French families defend home-schooling, under threat in debate on separatism
A special parliamentary commission will on Monday debate the controversial ‘separatism’ bill aimed at strengthening republican values in response to a wave of terror attacks. But the bill also contains an article on home-schooling which families say will deprive them of the right to choose how they educate their children. Many concerned parents were out on the streets in Paris on Sunday in protest.
A couple of hundred parents and children marched from the Panthéon to the Senate on Sunday to defend their right to continue educating their children at home.
Accompanied by Pink Floyd’s “We don’t need no education” children waved a large "Liberté, Egalité, Fraternité" banner. Slogans read “Macron, leave us to play outside” and “Let us remain free to choose”. Many wore masks bearing the message "No to obligatory school”.
Children took to the podium alongside adults. A small boy, microphone in hand, who proclaimed he would “never go to school” was roundly applauded.
🇫🇷 “Hey teacher, leave those kids alone!”— alison hird (@alisonsarahird) January 17, 2021
Parents and kids march towards Senate to protest Macron’s proposed #separatism law which threatens to end #homeschooling in France@LED_A_ #2021sansarticle21 #TouchePasMonIEF pic.twitter.com/doU6Q5mA5P
Attending school is not compulsory in France, but providing instruction is. That can be done anywhere and around 50,000 children are currently educated at home. The system is regulated with annual checks by both the ministry of education and local town halls.
But home-schooling families (IEF as it’s known in France) feel that right is now threatened by Article 21 of the proposed bill on separatism.
In its original form, the legislation sought to ban home-schooling altogether, except for medical reasons, as from September 2021. The justification is that some children are being kept out of school so that they can be taught principles which don’t conform to the laws of the republic. The home-schooling system, the government says, is facilitating radicalisation and the spread of Islamism.
President Emmanuel Macron appeared to be particularly attached to this part of the bill. On 2 October he gave a speech on fighting Islamist separatism saying: “I have taken a decision, probably one of the most radical since the laws of 1882 and those ensuring co-education between boys and girls in 1969.”
“We’ve been under attack since 2 October,” said Segolène Hartz, a mother of three home-schooled children who spoke at Sunday's gathering. “But we’re here to defend our fundamental right to educate our children how we see fit, as laid out in Article 26.3 of the Convention on the Rights of the Child.”
No clue about children
“Macron doesn’t understand anything about children or childhood, it’s totally abstract for him,” said Marc-Olivier Bernard, a company director who home-schooled his two children through to secondary level.
“He sees that there are a few problems with a very small minority of families and decides to ban this fundamental right. It's both incomprehensible and unjustified.”
In fairness, a total ban now looks unlikely and the section of the bill in question has been watered down following a legal opinion by France's Council of State.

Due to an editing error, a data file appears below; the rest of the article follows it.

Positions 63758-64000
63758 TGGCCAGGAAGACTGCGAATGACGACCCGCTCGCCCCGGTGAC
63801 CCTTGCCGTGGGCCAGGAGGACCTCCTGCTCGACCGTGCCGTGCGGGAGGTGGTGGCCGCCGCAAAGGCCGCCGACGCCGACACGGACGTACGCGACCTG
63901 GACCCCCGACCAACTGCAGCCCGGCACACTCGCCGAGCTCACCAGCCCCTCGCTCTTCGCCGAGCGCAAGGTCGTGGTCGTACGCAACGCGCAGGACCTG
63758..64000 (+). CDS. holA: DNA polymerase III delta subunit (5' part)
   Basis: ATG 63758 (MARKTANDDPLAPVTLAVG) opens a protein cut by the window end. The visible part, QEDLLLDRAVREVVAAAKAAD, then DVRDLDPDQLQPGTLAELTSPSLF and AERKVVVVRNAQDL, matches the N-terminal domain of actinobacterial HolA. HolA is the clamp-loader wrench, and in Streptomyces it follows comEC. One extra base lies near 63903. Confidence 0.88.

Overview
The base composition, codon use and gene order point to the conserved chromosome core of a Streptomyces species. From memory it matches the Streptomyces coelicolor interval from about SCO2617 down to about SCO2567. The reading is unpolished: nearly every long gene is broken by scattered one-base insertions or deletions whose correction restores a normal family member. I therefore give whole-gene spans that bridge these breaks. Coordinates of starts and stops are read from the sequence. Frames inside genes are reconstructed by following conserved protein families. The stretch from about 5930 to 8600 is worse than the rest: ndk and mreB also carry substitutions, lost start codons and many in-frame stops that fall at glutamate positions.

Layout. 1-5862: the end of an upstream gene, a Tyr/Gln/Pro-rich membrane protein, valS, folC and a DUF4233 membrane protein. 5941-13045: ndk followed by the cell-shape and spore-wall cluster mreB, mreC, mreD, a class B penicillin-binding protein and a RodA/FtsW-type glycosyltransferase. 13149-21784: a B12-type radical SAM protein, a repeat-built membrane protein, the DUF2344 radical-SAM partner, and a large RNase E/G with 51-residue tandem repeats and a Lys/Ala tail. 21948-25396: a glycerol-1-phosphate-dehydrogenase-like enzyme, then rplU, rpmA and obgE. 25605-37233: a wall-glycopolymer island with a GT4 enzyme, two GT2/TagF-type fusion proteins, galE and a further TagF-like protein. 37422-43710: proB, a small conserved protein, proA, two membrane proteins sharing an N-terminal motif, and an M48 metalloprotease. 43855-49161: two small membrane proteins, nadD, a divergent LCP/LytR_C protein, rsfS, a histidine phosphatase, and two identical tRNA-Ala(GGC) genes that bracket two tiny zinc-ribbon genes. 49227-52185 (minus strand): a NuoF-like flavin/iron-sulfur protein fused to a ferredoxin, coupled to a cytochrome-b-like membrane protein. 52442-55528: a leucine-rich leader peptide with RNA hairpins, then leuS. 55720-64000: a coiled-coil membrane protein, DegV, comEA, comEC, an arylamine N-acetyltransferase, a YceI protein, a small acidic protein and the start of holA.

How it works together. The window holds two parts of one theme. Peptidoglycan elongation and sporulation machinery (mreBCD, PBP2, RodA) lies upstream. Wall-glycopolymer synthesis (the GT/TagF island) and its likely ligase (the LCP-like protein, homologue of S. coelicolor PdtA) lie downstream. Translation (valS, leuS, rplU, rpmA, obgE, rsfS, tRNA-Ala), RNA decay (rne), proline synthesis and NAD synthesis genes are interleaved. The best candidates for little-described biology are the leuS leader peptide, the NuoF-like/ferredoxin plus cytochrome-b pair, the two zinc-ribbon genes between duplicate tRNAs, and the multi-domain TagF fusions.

The suppression of home-schooling "is not supported by reliable and documented evidence on the reasons, conditions and results of the practice of teaching within the family," the Council of State decided. "In particular it has not been established that the parents’ motives are significantly related to a desire for social separatism or a challenge to the values of the Republic.”
IEF families are leaving nothing to chance, however, and want Article 21 dropped altogether. More than 125,000 people have signed a petition to that effect.
“Macron and the government want to move from the current system of declaring you’re home-schooling to a system where you have to obtain authorisation," said Hartz. "We don’t agree. It’s unpleasant to have to justify yourself like that. We want Article 21 removed."
Home-schooling and extremism
Opponents of Article 21 argue the proposed law won’t be effective in fighting extremism anyway, as families who are off the grid will remain so.
“Banning home-schooling won’t mean these people come back into a legal framework,” said Hartz. “They already get round the law as it is, so there’s no reason they should change their ways, even if home-schooling is banned.”
Hartz cited a recent meeting with Lucile Rolland, head of France's territorial intelligence service.
“Rolland told us there was no data establishing a link between home-schooling families and radicalisation, and that the reasons that push families to home-school are not, or very rarely, motivated by religious or sectarian questions.”
IEF collectives have been lobbying hard in recent months and have obtained the support of a lengthy list of MPs and senators, largely from the right-wing Republicans, but also from the ruling LREM party. Former LREM MP Cédric Villani spoke in favour of home-schooling during Sunday’s march.
Aujourd'hui, aux côtés des parents et des enfants, pour défendre le maintien de la liberté d'instruire en famille et demander le retrait de l’article 21 du #PJLSéparatisme ! En faire une exception, revient à la supprimer. Plein soutien à l'#IEF pic.twitter.com/xgLNgXHzq2— Cédric Villani (@VillaniCedric) January 17, 2021
Marc-Olivier Bernard is convinced French people are concerned about defending their freedom.
“Some loss of freedom may be justified because of the current health crisis, but wanting to suppress the freedom to choose like that and with so little justification is intolerable,” Bernard said. “The issue of diminished freedom is becoming a major question in France.”
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